As the days passed people continued to reflect on other significant people whom have had an impact on their lives and how their support and encouragement had lead them to where they are today  and also the importance of them continuing to do what they do into the future.

I have many ideas based around how I may use the practice of re-membering whether it be with groups or individuals, what would be the possibilities, what could we search for? Whose voices had  been influential with regard to the construction of the person's identity (Michael White 2007)?  Would it be learnings from significant others or even maybe strategies of coping through hard times that we possibly may have taught ourselves? I believe in the ways of using the technique of re-membering the possibilities may be endless as we retell stories of our past.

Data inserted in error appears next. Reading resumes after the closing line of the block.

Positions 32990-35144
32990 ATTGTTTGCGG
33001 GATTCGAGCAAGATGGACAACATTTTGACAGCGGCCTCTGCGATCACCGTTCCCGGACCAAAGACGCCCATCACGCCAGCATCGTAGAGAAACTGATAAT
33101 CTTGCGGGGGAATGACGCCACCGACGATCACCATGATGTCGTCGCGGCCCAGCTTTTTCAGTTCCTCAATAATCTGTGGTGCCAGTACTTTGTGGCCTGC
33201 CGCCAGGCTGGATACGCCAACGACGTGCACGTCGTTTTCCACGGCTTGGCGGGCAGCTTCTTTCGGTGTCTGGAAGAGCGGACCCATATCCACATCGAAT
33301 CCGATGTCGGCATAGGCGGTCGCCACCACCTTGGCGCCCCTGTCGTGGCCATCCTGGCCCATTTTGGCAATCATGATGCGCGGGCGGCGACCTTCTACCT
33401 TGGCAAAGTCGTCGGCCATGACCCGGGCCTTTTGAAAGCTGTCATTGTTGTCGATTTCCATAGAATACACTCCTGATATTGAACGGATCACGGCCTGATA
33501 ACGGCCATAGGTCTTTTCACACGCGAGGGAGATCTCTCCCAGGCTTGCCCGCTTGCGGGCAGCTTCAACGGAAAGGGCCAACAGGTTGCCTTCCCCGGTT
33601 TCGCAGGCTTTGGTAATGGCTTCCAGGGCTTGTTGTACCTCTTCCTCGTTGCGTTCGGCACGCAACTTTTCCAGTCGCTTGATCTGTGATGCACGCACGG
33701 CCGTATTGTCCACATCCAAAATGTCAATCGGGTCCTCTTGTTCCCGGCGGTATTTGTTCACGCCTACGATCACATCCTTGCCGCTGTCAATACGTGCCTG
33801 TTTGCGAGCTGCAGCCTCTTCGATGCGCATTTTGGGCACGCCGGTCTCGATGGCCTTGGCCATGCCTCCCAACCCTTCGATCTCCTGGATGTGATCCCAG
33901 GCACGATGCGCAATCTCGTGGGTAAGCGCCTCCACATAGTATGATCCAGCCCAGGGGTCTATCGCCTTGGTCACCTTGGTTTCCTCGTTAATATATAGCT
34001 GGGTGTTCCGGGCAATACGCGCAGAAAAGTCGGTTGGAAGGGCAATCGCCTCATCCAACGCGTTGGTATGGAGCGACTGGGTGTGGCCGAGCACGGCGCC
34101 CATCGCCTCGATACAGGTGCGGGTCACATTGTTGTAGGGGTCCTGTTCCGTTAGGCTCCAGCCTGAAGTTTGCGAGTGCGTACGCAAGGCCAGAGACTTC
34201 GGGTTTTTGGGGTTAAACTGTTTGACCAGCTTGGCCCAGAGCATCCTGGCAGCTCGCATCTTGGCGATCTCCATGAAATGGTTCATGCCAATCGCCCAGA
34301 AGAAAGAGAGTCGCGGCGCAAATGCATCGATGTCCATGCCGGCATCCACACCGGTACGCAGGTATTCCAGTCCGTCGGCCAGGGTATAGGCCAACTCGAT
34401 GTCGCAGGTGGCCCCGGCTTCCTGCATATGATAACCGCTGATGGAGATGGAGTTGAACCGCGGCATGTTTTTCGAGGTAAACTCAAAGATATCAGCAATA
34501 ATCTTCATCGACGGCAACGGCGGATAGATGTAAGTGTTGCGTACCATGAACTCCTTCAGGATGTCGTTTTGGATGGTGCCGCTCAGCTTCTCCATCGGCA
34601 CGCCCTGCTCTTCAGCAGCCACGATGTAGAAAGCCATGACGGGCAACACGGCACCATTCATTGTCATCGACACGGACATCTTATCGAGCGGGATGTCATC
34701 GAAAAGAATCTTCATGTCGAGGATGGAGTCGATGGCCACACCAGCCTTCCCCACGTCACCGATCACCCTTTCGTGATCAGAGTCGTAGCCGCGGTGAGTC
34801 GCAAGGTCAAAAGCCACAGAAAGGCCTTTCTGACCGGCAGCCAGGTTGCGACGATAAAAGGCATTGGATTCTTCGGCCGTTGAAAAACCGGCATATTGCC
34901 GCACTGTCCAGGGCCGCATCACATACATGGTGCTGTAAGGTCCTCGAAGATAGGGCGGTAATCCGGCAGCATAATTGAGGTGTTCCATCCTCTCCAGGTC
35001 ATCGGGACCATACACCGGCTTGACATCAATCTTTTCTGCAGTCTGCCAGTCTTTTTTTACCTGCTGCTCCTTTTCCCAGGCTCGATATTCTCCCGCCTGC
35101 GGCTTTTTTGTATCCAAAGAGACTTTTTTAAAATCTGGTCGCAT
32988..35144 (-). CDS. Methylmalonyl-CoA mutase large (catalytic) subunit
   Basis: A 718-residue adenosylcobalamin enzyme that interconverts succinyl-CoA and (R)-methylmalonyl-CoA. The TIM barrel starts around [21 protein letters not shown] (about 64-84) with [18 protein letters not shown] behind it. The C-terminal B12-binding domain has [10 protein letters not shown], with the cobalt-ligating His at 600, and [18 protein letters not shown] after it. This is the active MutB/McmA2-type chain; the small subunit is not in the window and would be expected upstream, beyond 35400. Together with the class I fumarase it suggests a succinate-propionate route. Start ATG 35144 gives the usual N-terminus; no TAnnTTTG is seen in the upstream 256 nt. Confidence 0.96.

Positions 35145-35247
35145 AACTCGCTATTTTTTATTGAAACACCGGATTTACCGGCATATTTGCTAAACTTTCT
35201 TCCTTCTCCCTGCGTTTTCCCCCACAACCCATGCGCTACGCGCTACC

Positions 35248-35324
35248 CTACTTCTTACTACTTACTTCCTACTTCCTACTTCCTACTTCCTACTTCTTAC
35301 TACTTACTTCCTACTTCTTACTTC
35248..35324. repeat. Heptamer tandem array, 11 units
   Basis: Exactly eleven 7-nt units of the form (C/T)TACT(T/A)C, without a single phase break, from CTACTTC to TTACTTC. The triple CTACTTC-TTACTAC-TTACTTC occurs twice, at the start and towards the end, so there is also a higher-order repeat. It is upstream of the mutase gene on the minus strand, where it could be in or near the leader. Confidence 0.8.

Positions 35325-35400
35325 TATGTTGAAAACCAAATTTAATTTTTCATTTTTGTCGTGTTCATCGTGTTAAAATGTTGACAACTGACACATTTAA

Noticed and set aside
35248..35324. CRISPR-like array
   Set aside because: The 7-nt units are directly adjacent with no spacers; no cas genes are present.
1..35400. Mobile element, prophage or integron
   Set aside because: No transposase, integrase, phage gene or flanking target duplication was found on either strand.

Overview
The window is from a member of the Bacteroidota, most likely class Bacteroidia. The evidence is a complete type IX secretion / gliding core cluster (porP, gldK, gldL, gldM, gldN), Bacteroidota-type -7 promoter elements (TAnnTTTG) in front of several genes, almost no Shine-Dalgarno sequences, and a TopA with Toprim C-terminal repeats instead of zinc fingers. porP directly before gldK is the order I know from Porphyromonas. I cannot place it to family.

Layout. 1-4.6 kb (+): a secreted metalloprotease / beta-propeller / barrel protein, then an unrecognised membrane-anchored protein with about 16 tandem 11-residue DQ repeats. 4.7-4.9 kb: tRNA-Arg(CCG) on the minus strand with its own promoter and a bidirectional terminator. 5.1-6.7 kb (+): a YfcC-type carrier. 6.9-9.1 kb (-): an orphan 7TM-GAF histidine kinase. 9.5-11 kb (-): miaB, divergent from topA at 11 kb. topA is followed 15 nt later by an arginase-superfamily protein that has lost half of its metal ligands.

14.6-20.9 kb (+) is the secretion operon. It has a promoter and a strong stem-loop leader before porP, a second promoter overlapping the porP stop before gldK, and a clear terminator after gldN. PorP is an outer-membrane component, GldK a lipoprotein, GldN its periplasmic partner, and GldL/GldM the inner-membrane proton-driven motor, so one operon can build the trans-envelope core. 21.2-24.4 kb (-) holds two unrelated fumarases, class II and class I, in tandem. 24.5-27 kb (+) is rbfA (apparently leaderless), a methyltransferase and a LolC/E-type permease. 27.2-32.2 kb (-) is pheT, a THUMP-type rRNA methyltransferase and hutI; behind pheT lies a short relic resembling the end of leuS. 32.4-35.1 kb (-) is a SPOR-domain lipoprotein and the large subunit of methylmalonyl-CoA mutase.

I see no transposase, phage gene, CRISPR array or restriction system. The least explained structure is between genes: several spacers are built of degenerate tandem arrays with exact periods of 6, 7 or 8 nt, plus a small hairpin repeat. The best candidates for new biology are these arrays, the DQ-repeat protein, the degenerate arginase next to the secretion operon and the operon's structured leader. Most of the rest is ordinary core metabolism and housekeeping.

As I look at possible dilemmas that may have had a potential impact on this collective timeline, I noticed as people began retelling stories of significant events and others in their lives certain feelings and emotions were starting to show face. As peoples vulnerability began to show I noticed some members of the group were becoming reluctant to share. In a way of curving their reluctance to share about significant others that may have passed we kept our focus on skills and knowledge they had taught them and good memories they shared.

References

White, M. (2007). Re-membering conversations. In Maps of Narrative Practice (Chapter 3, pp. 129-164). New York, USA: W.W. Norton & Company

Wingard, B. (2001) in Wingard, B. & Lester, J. (eds) Telling Our Stories in Ways that Make Us Stronger (Chapter 7, pp.41-44). Adelaide: Dulwich Centre Publications. 

Wingard, B. (2011) A reflection from Barbara Wingard, International Journal of Narrative Therapy and Community Work, 1, 54-56.